Knowledge Management at IDEO

Knowledge Sharing by Design: KM at IDEO


by Madanmohan Rao

Knowledge Management consultant and author



I had a chance last month to meet Gentry Underwood, Head of Knowledge Sharing at ace design firm IDEO ( He spoke at the PICNIC conference in Amsterdam, on social media and knowledge sharing. Underwood is a human factors specialist with a background in visual ethnography, psychology, and interaction design. He previously was an interaction designer for Reactivity and London Road Design. He is reportedly a “glutton for the power of visual imagery.”


One of IDEO’s popular tools, Tech Box, is a combination of parts and materials library, database and website, and organisational memory. It allows IDEO to archive its wide array of experience gained from work across many industries and share it across all studios in their worldwide network. The Tech Box is a valuable resource that designers and engineers use to gain inspiration, break out of a holding pattern, or merely avoid reinventing the wheel, according to IDEO.


KM in IDEO takes place at multiple levels: between teams, studios, themes, and passionate individuals on topics of their interest. Organisation design, with a mix of culture and tools, is key for success in knowledge sharing, according to Underwood. The company’s social Intranet is called The Tube, and provides access to PeoplePages, projects, knowledge assets, blogs and a Wiki for domain spaces. The Wiki was launched in 2007, and blogs in 2008. Drawing on social software principles, the PeoplePages includes people pointers, tags and project icons. Profiles include people’s current project and time availability. Individual recognition helps spur knowledge sharing.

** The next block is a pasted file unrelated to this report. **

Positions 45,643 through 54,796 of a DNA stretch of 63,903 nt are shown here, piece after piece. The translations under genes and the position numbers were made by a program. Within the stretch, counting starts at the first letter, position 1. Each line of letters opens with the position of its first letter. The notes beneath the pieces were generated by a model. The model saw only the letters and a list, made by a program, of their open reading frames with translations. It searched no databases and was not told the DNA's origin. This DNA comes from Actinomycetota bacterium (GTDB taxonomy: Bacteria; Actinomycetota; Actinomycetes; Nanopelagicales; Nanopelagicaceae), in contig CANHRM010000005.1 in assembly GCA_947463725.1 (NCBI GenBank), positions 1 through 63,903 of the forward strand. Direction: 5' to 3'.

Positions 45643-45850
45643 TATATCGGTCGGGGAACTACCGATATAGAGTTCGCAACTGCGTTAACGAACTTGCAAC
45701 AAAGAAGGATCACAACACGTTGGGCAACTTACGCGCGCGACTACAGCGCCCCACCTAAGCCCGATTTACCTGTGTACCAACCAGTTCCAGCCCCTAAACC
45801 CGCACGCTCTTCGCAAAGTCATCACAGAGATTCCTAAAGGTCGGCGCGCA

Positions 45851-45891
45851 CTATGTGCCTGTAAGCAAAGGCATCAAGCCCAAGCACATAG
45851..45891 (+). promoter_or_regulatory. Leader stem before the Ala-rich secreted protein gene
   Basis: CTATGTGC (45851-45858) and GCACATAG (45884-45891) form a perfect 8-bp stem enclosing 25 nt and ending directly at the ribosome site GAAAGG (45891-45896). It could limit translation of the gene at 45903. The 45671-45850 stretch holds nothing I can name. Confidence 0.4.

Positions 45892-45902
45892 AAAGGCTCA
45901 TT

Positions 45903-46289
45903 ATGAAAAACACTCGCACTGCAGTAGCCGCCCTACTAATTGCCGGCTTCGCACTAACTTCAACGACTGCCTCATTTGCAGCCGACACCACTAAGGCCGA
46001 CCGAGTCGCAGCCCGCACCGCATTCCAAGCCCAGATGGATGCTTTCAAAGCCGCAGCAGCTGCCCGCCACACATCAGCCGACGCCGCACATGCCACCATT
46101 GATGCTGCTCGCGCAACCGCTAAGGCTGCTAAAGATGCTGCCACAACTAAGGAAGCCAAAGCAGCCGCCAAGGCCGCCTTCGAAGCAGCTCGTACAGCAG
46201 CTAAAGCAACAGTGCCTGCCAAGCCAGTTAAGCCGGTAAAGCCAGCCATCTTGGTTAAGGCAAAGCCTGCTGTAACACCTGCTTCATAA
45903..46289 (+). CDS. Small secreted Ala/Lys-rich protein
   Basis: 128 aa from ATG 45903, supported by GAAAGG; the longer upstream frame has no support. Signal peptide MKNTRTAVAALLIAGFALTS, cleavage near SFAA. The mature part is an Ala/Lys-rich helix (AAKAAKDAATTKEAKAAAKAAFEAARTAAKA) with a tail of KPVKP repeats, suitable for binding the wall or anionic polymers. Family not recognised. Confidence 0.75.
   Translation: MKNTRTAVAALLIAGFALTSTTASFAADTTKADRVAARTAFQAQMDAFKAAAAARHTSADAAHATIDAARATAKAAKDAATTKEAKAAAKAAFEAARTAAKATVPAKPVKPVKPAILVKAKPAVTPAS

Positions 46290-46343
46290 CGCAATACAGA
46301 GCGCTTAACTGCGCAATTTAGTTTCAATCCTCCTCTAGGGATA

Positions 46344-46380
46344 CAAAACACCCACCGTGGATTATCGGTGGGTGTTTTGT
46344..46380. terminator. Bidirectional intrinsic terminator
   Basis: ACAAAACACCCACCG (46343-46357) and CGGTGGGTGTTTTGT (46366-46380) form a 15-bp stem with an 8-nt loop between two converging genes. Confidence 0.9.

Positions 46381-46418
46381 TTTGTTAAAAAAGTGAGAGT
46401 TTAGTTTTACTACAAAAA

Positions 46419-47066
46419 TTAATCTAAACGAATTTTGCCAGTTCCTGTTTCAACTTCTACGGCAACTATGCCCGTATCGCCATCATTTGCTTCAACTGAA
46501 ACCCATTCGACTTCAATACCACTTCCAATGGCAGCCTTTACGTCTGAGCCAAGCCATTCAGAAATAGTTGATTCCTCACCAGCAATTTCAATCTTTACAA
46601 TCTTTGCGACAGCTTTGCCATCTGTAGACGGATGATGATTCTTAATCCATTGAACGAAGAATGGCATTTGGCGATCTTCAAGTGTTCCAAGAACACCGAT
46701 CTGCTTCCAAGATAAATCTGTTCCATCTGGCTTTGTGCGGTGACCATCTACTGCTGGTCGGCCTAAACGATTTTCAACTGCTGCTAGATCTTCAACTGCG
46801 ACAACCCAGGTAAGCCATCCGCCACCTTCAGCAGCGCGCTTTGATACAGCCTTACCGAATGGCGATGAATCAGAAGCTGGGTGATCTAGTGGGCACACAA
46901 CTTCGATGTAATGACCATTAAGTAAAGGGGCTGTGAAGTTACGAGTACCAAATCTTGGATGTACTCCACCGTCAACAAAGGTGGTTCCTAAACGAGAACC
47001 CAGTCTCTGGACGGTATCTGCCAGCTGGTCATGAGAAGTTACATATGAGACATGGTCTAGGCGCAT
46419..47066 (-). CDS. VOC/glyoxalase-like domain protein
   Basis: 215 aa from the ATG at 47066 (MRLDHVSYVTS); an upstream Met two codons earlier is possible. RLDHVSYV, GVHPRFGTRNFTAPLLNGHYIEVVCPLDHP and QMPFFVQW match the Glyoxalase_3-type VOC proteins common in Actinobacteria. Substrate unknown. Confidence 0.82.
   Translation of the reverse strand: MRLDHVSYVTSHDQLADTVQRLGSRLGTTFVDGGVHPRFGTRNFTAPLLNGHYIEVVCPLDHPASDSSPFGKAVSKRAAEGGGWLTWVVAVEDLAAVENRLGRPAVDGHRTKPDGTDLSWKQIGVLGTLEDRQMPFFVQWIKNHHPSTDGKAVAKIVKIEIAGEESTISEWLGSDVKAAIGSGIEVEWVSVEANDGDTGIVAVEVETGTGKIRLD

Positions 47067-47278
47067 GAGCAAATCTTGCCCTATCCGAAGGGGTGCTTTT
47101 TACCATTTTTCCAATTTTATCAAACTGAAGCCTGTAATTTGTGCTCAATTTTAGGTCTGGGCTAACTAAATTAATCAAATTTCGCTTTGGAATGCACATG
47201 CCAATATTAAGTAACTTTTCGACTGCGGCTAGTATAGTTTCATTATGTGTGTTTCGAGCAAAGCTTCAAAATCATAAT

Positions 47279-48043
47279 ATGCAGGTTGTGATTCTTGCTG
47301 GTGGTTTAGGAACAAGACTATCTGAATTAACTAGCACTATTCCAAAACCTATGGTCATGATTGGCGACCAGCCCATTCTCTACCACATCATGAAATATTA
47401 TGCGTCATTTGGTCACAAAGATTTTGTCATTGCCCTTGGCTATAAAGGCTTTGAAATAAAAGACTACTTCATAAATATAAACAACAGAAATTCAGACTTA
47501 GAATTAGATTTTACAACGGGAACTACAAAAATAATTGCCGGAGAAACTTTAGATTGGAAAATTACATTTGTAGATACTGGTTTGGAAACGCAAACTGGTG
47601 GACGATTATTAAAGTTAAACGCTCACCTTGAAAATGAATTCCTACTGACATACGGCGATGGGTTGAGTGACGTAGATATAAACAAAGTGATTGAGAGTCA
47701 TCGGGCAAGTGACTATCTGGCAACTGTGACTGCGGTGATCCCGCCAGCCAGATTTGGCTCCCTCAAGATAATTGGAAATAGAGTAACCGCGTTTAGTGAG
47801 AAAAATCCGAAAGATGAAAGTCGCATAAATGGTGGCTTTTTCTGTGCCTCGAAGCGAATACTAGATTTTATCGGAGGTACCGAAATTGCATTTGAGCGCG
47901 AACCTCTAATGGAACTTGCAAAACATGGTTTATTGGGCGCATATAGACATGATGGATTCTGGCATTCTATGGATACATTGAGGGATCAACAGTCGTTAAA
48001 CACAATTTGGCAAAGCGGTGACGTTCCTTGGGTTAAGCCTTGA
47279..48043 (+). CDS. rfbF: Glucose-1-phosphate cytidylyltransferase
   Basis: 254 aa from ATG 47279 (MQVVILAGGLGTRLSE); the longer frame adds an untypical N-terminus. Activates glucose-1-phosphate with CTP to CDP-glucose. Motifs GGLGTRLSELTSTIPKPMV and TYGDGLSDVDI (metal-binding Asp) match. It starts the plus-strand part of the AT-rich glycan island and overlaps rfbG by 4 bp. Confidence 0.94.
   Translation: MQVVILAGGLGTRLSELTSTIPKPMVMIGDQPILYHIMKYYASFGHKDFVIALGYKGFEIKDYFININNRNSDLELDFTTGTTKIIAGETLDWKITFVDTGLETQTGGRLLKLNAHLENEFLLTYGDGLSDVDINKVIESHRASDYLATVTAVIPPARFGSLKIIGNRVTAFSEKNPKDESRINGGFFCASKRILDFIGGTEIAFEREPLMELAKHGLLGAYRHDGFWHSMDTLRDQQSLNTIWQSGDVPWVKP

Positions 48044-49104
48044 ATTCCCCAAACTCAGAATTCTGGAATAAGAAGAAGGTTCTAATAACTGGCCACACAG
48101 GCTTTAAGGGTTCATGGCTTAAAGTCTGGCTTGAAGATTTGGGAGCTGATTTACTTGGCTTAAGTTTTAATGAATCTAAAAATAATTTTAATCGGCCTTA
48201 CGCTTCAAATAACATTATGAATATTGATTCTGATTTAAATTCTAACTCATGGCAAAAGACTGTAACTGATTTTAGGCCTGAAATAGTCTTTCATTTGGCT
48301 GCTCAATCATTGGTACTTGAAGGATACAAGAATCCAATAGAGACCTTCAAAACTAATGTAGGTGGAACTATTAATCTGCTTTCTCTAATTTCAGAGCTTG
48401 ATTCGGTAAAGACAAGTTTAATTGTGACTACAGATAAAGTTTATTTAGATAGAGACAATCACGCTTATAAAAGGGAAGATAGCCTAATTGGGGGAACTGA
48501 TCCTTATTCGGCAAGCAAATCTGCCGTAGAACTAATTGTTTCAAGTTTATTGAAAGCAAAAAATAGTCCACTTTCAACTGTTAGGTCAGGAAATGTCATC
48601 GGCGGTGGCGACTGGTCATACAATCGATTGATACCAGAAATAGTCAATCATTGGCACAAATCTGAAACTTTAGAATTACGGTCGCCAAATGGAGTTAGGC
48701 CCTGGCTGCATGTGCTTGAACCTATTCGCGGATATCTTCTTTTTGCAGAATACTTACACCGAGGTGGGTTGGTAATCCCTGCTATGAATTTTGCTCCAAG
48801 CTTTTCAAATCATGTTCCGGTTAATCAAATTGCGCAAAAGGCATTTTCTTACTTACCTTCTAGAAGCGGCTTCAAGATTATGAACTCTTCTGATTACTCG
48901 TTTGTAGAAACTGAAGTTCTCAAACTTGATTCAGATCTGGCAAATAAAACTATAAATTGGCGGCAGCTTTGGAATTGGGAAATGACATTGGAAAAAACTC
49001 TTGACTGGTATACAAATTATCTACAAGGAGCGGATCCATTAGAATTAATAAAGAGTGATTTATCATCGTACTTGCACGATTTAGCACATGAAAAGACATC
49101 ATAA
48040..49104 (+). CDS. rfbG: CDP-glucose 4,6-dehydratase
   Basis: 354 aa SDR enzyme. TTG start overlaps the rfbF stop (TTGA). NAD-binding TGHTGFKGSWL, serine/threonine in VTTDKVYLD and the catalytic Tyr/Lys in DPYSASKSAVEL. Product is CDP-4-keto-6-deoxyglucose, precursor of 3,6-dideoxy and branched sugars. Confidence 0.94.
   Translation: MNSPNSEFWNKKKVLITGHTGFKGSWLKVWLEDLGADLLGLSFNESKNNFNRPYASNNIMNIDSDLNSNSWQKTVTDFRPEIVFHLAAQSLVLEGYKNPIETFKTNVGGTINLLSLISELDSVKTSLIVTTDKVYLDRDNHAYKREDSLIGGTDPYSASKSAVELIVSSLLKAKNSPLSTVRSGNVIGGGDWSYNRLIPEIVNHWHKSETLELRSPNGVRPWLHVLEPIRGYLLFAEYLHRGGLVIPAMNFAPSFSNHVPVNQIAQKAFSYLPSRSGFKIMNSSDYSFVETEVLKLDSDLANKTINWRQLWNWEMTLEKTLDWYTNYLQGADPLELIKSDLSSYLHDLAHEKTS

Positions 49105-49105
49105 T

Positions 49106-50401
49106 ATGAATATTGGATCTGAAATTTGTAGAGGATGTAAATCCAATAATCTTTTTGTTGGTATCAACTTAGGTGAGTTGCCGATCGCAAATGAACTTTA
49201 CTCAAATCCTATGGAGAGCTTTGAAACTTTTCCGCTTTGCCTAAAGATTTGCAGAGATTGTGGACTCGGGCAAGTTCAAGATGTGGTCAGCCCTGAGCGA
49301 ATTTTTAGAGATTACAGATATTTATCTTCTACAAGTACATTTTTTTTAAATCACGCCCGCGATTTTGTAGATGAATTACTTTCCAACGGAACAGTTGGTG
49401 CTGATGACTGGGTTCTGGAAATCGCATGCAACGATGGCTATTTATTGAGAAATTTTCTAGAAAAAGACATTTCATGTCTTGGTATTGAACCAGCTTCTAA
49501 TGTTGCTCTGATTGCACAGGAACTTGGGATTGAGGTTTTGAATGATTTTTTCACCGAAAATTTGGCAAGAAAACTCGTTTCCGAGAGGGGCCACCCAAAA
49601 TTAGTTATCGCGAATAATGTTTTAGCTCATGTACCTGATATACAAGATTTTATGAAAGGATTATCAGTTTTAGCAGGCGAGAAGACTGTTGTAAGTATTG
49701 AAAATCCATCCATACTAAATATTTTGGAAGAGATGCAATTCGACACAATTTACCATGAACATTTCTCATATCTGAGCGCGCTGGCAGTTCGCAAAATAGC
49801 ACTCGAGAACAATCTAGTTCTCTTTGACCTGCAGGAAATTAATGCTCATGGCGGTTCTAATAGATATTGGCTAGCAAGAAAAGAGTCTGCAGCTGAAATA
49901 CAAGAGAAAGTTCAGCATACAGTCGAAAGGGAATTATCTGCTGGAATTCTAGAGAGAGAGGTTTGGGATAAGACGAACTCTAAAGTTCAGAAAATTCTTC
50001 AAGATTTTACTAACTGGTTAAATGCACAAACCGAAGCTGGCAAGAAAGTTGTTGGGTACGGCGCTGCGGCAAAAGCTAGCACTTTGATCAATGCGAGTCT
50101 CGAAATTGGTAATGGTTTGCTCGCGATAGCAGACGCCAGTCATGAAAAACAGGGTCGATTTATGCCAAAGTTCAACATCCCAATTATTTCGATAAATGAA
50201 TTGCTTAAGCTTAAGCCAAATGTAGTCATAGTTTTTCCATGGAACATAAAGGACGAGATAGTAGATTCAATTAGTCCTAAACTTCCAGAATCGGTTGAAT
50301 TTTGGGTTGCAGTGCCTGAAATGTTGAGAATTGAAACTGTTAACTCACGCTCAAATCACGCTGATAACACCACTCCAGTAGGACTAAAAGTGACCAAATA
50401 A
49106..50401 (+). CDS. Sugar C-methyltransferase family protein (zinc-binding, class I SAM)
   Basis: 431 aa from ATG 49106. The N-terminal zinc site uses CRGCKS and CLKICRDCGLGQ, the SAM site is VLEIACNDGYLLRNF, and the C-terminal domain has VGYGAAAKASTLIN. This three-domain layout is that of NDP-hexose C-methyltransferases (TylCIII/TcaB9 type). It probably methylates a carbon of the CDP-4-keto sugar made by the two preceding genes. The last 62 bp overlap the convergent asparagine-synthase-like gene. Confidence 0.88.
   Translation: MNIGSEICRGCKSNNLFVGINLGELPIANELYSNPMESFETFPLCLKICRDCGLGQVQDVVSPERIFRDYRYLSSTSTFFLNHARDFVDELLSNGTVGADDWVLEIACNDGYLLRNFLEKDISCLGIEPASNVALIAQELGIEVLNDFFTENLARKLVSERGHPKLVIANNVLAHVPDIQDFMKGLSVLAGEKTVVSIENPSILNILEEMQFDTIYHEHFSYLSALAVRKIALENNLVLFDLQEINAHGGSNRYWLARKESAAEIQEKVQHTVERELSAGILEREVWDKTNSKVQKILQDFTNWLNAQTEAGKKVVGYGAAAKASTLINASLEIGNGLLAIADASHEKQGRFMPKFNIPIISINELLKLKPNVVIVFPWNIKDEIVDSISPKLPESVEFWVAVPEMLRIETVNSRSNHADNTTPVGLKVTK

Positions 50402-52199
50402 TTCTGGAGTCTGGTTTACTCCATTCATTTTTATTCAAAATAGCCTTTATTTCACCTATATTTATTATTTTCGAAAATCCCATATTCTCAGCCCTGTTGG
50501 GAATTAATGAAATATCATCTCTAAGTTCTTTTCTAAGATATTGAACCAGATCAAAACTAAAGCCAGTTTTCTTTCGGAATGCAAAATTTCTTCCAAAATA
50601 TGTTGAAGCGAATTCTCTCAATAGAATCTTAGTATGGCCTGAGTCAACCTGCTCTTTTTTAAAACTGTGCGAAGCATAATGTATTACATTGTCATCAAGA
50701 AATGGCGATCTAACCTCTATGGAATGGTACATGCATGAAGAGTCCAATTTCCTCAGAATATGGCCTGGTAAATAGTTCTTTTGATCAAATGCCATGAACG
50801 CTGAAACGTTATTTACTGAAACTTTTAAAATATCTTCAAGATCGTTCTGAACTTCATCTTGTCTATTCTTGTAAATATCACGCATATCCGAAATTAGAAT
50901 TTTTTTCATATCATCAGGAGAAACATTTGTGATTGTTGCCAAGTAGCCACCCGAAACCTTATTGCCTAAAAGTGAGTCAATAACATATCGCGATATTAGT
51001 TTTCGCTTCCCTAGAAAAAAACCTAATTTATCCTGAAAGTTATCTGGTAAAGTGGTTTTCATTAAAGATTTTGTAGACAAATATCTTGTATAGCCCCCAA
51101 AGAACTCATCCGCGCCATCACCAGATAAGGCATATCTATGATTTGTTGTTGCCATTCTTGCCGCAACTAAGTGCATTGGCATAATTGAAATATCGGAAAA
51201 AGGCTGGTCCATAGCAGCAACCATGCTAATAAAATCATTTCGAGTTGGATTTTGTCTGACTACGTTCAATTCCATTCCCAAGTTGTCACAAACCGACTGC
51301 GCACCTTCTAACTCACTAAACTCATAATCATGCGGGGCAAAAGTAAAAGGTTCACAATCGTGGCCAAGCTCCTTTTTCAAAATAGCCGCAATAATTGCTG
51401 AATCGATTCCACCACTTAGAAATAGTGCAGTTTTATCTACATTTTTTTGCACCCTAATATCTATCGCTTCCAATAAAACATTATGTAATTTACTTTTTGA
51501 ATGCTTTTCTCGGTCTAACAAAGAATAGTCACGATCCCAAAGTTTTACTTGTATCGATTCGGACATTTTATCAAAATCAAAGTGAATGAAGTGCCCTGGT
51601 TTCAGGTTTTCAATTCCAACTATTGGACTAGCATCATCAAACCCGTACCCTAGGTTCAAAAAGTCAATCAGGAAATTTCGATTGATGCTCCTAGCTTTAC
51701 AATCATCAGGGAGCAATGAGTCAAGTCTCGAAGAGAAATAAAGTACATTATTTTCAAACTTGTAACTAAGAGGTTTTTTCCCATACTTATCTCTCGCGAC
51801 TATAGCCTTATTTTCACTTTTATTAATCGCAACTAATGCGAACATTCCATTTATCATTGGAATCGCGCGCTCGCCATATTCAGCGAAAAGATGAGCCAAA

It is important to keep interfaces intuitive, Underwood advised; they should be fluid and have less friction. “We went through four Wiki designs before we were satisfied,” he said. Tools should integrate well otherwise you will slide into a “death spiral,” Underwood cautioned.


Employees are alerted about new blogs and posts via news and email newsletters (“FeedMail”). A special screen in the company café features images of employee PeoplePages, and regularly draws attention to specific profiles.


“Iterate early and often; this mix of interface and social interaction design is new raw territory in knowledge sharing,” Underwood advised.



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